As far as brutal revenge thrillers go, Paul Andrew Williams’ new film Bull may be one of the most exhilarating, queasy and unsettling films I’ve ever seen. I went into it knowing next to nothing, not having watched the trailer beforehand or reading anything about it. The only thing I saw was that it was a well-rated thriller starring Neil Maskell (playing the protagonist Bull), who has become one of my favourite British actors in recent years.
Without giving too much away, the film tells the story of Bull, an enforcer for his father-in-law’s (played by the incredible David Heyman) vicious criminal crew, and his willingness to seek revenge for an event that changed everything for him. That particular event is told in flashbacks, fragmented throughout the film, providing the viewer with context on Bull’s descent into madness. There’s something very skeletal and cold about this film. The striking gore and violence is uncompromising throughout and is contrasted by Bull’s deep frustration and pain, which grows and grows into something truly terrifying. He’s unhinged, on a quest to kill and torture anyone that has either wronged him or simply in his way, leading to scenes of almost unnecessary and uncomfortable brutality. Set in and around London, a big chunk of the film takes place at night, and if you live in this country and have experienced cold, lonely walks around autumn or winter time, you’d understand what kind of mood I’m describing here. Maybe it’s also to do with the fact that the cast is relatively small, and gets smaller as Bull goes on this brutal killing spree. There’s no remorse, no emotion attached to the horror of it all. The violence just… happens. There’s no alternative for Bull. He’s got no choice, at least in his mind, which is what makes the film so unsettling to watch. You already know the fate of the characters as soon as they’re introduced, making their presence almost hopeless and helpless. I drew parallels to the Joker and his descent into full insanity. The world against him, on a mission to destroy every living thing in front of him for the sake of his own peace. Neil Maskell’s performance is ice cold and utterly petrifying in this film, and he was a true joy to watch. The remainder of the cast were brilliant, the cinematography was excellent and the mood and colour the film radiated from start to finish was exquisite.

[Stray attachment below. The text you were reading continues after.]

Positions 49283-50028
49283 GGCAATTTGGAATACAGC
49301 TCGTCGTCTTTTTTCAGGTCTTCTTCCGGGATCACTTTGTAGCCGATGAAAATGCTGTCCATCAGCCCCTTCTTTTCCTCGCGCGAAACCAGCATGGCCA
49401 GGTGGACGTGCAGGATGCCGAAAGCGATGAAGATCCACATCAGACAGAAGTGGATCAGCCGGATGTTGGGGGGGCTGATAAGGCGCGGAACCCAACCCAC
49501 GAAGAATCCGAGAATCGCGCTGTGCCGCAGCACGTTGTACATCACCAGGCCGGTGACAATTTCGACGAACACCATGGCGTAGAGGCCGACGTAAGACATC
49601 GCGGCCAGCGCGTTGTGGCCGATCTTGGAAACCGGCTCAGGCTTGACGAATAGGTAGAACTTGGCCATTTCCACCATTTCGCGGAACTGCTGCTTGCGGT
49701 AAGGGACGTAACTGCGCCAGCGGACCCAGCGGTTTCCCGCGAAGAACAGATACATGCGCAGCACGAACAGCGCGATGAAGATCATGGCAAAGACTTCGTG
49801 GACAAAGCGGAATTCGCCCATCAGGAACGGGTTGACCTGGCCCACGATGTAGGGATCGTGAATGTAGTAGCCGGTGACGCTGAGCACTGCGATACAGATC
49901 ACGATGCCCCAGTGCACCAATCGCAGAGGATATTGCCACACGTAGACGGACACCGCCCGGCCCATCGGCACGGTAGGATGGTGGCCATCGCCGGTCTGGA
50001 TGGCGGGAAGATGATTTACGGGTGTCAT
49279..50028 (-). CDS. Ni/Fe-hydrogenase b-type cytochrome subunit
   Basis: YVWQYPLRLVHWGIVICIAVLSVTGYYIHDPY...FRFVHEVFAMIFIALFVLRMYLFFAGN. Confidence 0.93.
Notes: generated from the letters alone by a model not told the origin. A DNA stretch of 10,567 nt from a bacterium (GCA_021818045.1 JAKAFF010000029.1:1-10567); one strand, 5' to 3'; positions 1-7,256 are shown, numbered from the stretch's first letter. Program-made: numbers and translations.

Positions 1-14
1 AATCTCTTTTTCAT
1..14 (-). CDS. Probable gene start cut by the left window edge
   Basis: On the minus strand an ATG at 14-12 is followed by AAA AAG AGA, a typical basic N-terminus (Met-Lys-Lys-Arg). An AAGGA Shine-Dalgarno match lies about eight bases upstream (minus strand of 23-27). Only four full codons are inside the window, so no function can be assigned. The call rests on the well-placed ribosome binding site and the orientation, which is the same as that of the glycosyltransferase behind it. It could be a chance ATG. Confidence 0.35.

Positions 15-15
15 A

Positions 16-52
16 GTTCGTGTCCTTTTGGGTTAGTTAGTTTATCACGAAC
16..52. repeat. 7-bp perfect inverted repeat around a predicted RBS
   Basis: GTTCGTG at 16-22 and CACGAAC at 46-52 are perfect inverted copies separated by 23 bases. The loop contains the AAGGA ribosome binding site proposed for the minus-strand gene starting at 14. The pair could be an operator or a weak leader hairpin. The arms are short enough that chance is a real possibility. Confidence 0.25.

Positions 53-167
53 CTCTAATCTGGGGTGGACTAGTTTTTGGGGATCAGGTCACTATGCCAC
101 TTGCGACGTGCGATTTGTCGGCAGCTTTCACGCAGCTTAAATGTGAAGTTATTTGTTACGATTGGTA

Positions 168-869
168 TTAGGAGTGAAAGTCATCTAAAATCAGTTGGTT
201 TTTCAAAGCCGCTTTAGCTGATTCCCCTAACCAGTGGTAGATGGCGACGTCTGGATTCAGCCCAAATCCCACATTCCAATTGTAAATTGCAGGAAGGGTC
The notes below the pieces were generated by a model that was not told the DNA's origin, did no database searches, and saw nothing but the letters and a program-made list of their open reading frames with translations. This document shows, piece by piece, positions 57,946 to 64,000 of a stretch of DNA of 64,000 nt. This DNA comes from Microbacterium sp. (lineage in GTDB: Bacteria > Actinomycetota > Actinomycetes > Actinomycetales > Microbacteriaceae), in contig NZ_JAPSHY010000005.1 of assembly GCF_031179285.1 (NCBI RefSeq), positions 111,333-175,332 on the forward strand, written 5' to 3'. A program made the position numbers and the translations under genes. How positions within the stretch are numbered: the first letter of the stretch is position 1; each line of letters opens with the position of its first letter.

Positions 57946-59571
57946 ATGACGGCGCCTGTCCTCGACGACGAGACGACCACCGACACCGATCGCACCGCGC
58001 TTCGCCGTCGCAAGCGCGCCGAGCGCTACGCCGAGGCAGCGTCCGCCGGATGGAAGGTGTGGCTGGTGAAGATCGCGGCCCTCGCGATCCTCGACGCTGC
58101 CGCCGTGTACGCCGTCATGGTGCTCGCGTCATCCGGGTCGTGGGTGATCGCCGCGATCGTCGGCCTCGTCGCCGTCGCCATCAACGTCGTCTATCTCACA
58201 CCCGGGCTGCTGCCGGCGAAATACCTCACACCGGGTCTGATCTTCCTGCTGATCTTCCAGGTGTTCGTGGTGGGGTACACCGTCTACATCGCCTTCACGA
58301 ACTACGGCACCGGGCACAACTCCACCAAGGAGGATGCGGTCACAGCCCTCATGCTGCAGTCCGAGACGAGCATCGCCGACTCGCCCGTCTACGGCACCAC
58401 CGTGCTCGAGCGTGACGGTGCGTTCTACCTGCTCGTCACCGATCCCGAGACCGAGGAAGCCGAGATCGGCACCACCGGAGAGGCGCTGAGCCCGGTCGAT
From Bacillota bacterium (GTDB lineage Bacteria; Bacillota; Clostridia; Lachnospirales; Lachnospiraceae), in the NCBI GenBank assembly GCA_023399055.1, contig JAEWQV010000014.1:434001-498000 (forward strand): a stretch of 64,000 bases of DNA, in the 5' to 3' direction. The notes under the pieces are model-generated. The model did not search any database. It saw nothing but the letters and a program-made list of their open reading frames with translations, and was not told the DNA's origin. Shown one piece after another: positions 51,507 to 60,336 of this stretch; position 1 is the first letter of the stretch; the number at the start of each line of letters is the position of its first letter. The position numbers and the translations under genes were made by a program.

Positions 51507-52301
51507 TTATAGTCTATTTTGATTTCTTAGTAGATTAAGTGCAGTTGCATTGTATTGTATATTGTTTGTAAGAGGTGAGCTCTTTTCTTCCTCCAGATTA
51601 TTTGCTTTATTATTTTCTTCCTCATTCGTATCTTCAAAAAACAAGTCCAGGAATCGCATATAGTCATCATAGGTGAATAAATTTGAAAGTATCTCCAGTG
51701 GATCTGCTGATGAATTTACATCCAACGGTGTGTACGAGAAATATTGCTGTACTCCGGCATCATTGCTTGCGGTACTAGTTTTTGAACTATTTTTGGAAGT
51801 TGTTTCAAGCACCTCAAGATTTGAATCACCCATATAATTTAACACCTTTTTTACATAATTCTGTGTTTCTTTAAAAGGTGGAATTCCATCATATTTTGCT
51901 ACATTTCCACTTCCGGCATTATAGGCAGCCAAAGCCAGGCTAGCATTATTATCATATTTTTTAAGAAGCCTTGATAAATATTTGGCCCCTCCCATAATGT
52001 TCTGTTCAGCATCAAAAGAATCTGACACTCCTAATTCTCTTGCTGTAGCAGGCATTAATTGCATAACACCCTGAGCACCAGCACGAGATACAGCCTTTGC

All in all, Bull captures a brutality that I haven’t seen in a revenge-thriller in a very long time. I loved every second of it, as each scene was directed masterfully, portraying a man’s descent into madness poignantly, with a nonchalance to it that is just so unsettling and disturbing. It’s simply one of my favourite films of this year.
0 comments on “The nonchalance and bluntness of its brutality makes Bull one of my favourite thrillers in years”